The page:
January 07, 2006
Is The Greatest American Lawyer Onto Something?
First, let me explain something.
I'm not only a full-time practicing lawyer but, in some respects, I'm a professional stereotype. From time to time, this combination may have stifled my ability to think clearly, logically or creatively. After college and law school, I worked a couple of times for the U.S. Congress. Then I was an associate and a partner in both the D.C. and Pennsylvania offices of a larger law firm than I am in now. Another way to describe the path: take your liberal arts degree and those happy old verities you learned to law school, suffer through it, take two years "off" after law school (clerkship, government, teaching), join a "good" firm, happily do research and other things a galley slave or bootlick would object to, and make partner. Now you are in, say, your mid-thirties, looking at 40, and you start asking yourself the eternal questions that normally occur to a 20-year-old. Who am I? What is reality? Just what goes on in Amsterdam's coffee shops? And should I join the Peace Corps?
Instead, I co-founded my own "law boutique", when that was a relatively new idea, focusing at first on complex litigation, energy and environmental law. And not knowing any better, we did exactly what people said we could not do: retain and service the same size and caliber of clients I represented in my old firm. It wasn't that we refused to "bottom feed"; we just didn't even know how to be a lawyers for most individuals and companies. Used to fancy problems, we wanted to keep solving them for higher-end clients. We liked that and knew how.
Still, since we formed our firm in the mid-1990s, I have clung to a conventional notion which mirrors my conventional path. Repeatedly, I've told anyone who would listen that--even though the Internet and related technologies were making it easier for smaller law firms to compete with mega-firms, and even if your lawyers and staff were the best--large privately-held and Fortune 500 clients would never, ever accept and regularly retain: (1) a law firm of one, two or three people, no matter how talented; or (2) a "virtual firm"--one without at least one if not two or three brick-and-mortar offices in strategic places across the country or world.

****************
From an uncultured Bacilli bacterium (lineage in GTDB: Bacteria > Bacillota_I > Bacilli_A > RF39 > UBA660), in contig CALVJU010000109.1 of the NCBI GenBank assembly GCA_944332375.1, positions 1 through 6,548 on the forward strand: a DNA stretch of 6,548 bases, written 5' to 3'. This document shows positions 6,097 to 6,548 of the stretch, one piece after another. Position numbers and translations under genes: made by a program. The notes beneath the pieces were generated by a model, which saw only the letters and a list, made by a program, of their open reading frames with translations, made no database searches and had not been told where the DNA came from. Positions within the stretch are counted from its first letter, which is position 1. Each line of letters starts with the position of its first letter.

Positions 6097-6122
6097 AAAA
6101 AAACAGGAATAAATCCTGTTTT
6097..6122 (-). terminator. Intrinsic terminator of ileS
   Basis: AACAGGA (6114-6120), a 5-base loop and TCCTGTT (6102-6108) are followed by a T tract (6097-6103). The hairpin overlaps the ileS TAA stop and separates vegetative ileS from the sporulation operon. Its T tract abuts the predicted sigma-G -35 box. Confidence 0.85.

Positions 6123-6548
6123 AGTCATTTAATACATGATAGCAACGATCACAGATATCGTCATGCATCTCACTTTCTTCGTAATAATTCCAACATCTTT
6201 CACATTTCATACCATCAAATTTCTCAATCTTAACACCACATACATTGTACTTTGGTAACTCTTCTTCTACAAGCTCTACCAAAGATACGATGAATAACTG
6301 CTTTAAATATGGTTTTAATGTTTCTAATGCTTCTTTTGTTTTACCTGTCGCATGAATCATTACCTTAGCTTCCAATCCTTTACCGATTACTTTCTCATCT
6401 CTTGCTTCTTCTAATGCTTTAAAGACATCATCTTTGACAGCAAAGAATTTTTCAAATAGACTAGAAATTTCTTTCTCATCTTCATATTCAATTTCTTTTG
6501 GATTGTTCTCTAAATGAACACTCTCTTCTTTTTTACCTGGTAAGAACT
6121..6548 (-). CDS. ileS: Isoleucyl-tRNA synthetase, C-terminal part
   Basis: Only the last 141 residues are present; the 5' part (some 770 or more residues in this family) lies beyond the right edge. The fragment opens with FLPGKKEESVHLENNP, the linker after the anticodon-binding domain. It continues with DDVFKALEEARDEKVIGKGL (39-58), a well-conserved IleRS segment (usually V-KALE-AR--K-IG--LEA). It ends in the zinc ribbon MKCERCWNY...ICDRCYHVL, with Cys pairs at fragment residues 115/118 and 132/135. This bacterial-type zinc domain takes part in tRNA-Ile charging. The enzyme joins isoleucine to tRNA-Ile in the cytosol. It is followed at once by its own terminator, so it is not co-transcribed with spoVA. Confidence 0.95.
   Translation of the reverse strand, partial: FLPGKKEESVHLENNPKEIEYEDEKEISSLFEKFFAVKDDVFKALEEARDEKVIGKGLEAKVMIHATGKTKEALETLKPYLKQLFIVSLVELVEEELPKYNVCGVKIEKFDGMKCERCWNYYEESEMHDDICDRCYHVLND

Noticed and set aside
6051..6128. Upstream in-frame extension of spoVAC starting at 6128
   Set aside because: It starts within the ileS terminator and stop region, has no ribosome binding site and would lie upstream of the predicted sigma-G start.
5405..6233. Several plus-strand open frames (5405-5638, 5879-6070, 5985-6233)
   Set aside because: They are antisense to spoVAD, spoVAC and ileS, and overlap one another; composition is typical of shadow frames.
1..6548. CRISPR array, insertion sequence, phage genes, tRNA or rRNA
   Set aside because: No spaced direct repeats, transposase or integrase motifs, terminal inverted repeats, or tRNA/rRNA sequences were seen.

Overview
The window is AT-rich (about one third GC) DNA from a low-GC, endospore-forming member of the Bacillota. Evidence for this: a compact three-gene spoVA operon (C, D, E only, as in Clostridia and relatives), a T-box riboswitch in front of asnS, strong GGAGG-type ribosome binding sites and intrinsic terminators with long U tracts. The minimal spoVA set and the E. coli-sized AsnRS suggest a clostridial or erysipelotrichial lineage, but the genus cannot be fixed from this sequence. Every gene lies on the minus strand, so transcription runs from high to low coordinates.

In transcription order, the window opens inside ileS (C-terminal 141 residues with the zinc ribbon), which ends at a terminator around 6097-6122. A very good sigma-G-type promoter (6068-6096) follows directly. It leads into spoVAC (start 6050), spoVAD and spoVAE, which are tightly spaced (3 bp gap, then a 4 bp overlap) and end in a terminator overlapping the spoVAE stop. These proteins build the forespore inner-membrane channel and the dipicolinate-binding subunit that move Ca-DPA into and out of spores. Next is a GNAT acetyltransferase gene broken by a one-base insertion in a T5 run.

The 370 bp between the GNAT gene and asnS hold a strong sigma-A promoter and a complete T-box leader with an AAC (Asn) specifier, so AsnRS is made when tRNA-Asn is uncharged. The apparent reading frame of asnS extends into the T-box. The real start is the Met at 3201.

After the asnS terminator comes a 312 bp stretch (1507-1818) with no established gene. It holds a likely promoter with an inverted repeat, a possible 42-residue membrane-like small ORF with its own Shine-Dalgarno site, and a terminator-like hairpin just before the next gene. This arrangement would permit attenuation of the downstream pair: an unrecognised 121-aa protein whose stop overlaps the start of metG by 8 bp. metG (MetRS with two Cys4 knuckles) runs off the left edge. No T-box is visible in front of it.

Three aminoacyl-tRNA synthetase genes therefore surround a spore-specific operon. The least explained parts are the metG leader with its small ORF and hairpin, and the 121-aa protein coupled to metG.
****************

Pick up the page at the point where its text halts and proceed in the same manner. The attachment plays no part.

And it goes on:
But now I am not so sure. One reason is some very thoughtful and provocative recent posts from The Greatest American Lawyer who, lately, has been on fire. And GAL is making me think that the Internet, new technologies, advances in the art of outsourcing and other forces rippling through the global markets may mean this: more and more, talent--not size--matters. GAL's posts are, here, here, here and here. I don't agree with every premise or word. But I am stunned others (including me) haven't openly asked these questions. Read GAL's posts. Try a new theory, if just for fun. Ask yourself why, for example, a talented lone lawyer with the right organizational skills and access to real talent can't compete with a Freshfields, Jones Day or Baker & McKenzie with their offices, clout, specialities, talent and depth all over the world.
Posted by JD Hull at January 7, 2006 05:28 PM